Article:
Salvador Dalí, ‘The Persistence of Memory from’, 1974, Print, Lithograph, New River Fine Art
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Salvador Dalí

The Persistence of Memory from, 1974

Lithograph
23 × 25 1/2 in
58.4 × 64.8 cm
Edition 226/350/350
.
Sold
Location
Fort Lauderdale
Certificate
Certificate of authenticity
This work includes a certificate of authenticity.
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NRF
New River Fine Art
Fort Lauderdale

Hand-signed lower right and numbered lower left, this original lithograph is based on Dali's …

Medium
Signature
Hand-signed by artist
Certificate of authenticity
Included
Frame
Included
Salvador Dalí
Spanish, 1904–1989
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Salvador Dalí was a leading proponent of Surrealism, the 20-century avant-garde movement that sought to release the creative potential of the unconscious through strange, dream-like imagery. “Surrealism is destructive, but it destroys only what it considers to be shackles limiting our vision,” he said. Dalí is specially credited with the innovation of “paranoia-criticism,” a philosophy of art making he defined as “irrational understanding based on the interpretive-critical association of delirious phenomena.” In addition to meticulously painting fantastic compositions, such as The Accommodations of Desire (1929) and the melting clocks in his famed The Persistence of Memory (1931), Dalí was a prolific writer and early filmmaker, and cultivated an eccentric public persona with his flamboyant mustache, pet ocelot, and outlandish behavior and quips.

Salvador Dalí, ‘The Persistence of Memory from’, 1974, Print, Lithograph, New River Fine Art
Save
Save
View
View in room
Share
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NRF
New River Fine Art
Fort Lauderdale

Hand-signed lower right and numbered lower left, this original lithograph is based on Dali's best known 1931 painting The Persistence of Memory which is in the collection of the Museum of Modern Art in New York City. The piece shows melting clocks in a landscape setting. It is part of Dali's important suite of …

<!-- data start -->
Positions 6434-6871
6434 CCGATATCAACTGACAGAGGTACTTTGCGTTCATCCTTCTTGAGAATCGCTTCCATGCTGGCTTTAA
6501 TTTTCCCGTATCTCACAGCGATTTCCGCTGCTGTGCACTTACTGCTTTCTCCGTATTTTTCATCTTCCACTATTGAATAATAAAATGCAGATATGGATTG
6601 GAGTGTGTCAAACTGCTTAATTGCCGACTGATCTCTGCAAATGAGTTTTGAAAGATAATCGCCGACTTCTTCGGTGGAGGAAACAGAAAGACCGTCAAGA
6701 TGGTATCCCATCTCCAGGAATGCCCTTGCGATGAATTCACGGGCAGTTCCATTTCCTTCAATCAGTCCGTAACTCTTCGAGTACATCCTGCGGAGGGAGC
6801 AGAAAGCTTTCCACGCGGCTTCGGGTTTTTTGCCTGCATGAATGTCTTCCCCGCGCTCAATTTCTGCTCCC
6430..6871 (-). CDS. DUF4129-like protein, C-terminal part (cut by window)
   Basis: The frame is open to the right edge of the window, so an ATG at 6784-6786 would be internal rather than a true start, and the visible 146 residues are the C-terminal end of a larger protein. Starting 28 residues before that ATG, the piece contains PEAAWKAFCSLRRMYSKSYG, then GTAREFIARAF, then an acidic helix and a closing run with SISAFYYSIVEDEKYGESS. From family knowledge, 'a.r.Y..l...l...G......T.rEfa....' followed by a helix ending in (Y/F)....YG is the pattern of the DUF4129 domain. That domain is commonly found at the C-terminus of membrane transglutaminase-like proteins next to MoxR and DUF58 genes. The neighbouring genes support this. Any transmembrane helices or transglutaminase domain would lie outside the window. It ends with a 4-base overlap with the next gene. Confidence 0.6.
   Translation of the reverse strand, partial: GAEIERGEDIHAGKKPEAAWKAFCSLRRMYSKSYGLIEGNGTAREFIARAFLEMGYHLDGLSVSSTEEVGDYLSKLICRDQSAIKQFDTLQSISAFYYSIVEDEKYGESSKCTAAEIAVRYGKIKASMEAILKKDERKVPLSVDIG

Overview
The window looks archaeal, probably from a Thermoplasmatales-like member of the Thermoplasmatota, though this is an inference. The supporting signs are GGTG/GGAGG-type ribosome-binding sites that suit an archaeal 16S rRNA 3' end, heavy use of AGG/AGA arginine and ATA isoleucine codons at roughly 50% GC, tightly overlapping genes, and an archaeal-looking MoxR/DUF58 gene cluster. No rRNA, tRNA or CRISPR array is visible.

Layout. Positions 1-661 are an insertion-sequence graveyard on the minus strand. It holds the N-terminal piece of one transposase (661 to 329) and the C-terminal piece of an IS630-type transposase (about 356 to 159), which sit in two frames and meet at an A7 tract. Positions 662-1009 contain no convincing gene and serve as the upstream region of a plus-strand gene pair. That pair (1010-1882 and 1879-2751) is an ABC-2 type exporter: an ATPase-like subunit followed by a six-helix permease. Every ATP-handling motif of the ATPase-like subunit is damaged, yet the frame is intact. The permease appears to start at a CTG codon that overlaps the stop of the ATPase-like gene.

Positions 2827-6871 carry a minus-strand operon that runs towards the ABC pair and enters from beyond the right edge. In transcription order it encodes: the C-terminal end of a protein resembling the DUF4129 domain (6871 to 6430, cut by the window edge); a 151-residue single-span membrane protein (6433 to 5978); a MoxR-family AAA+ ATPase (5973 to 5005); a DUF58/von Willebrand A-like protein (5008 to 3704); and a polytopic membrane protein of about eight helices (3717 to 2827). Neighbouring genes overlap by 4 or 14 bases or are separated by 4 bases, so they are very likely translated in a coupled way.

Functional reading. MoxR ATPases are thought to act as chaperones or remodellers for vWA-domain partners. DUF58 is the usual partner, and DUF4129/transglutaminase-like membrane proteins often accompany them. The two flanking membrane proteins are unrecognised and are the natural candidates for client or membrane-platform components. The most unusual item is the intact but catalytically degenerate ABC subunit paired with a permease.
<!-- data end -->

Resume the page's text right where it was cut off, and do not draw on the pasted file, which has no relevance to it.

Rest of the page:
Medium
Signature
Hand-signed by artist
Certificate of authenticity
Included
Frame
Included
Salvador Dalí
Spanish, 1904–1989
Follow

Salvador Dalí was a leading proponent of Surrealism, the 20-century avant-garde movement that sought to release the creative potential of the unconscious through strange, dream-like imagery. “Surrealism is destructive, but it destroys only what it considers to be shackles limiting our vision,” he said. Dalí is specially credited with the innovation of “paranoia-criticism,” a philosophy of art making he defined as “irrational understanding based on the interpretive-critical association of delirious phenomena.” In addition to meticulously painting fantastic compositions, such as The Accommodations of Desire (1929) and the melting clocks in his famed The Persistence of Memory (1931), Dalí was a prolific writer and early filmmaker, and cultivated an eccentric public persona with his flamboyant mustache, pet ocelot, and outlandish behavior and quips.

Salvador Dalí

The Persistence of Memory from, 1974

Lithograph
23 × 25 1/2 in
58.4 × 64.8 cm
Edition 226/350/350
.
Sold
Location
Fort Lauderdale
Certificate
Certificate of authenticity
This work includes a certificate of authenticity.
Want to sell a work by this artist? Consign with Artsy.
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